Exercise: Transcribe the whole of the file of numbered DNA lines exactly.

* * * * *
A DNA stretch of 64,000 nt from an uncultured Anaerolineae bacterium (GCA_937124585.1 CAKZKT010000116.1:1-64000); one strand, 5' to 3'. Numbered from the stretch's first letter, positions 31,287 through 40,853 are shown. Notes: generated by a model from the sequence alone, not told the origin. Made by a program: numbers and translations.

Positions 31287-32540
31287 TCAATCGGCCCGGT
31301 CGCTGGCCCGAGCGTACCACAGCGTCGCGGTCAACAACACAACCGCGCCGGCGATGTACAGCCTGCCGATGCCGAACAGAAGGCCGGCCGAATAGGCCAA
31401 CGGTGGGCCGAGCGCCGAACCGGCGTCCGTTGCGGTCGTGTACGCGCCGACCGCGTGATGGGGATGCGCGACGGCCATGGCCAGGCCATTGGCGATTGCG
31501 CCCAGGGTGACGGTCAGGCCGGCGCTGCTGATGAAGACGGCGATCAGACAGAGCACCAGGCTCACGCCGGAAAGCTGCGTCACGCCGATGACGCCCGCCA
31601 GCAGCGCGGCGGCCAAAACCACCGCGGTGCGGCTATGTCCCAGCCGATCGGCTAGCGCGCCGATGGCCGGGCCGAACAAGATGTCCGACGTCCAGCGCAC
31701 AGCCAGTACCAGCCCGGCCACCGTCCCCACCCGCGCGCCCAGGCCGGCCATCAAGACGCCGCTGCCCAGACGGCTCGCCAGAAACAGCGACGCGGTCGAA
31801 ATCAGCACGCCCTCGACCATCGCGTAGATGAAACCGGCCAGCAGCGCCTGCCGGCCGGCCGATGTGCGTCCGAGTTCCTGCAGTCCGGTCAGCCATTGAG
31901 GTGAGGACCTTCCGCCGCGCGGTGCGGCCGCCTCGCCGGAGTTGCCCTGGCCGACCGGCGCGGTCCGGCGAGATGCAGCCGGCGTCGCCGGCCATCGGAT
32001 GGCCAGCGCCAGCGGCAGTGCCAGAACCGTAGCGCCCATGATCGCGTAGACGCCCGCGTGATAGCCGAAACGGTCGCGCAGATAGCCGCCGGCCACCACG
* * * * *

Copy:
A DNA stretch of 64,000 nt from an uncultured Anaerolineae bacterium (GCA_937124585.1 CAKZKT010000116.1:1-64000); one strand, 5' to 3'. Numbered from the stretch's first letter, positions 31,287 through 40,853 are shown. Notes: generated by a model from the sequence alone, not told the origin. Made by a program: numbers and translations.

Positions 31287-32540
31287 TCAATCGGCCCGGT
31301 CGCTGGCCCGAGCGTACCACAGCGTCGCGGTCAACAACACAACCGCGCCGGCGATGTACAGCCTGCCGATGCCGAACAGAAGGCCGGCCGAATAGGCCAA
31401 CGGTGGGCCGAGCGCCGAACCGGCGTCCGTTGCGGTCGTGTACGCGCCGACCGCGTGATGGGGATGCGCGACGGCCATGGCCAGGCCATTGGCGATTGCG
31501 CCCAGGGTGACGGTCAGGCCGGCGCTGCTGATGAAGACGGCGATCAGACAGAGCACCAGGCTCACGCCGGAAAGCTGCGTCACGCCGATGACGCCCGCCA
31601 GCAGCGCGGCGGCCAAAACCACCGCGGTGCGGCTATGTCCCAGCCGATCGGCTAGCGCGCCGATGGCCGGGCCGAACAAGATGTCCGACGTCCAGCGCAC
31701 AGCCAGTACCAGCCCGGCCACCGTCCCCACCCGCGCGCCCAGGCCGGCCATCAAGACGCCGCTGCCCAGACGGCTCGCCAGAAACAGCGACGCGGTCGAA
31801 ATCAGCACGCCCTCGACCATCGCGTAGATGAAACCGGCCAGCAGCGCCTGCCGGCCGGCCGATGTGCGTCCGAGTTCCTGCAGTCCGGTCAGCCATTGAG
31901 GTGAGGACCTTCCGCCGCGCGGTGCGGCCGCCTCGCCGGAGTTGCCCTGGCCGACCGGCGCGGTCCGGCGAGATGCAGCCGGCGTCGCCGGCCATCGGAT
32001 GGCCAGCGCCAGCGGCAGTGCCAGAACCGTAGCGCCCATGATCGCGTAGACGCCCGCGTGATAGCCGAAACGGTCGCGCAGATAGCCGCCGGCCACCACG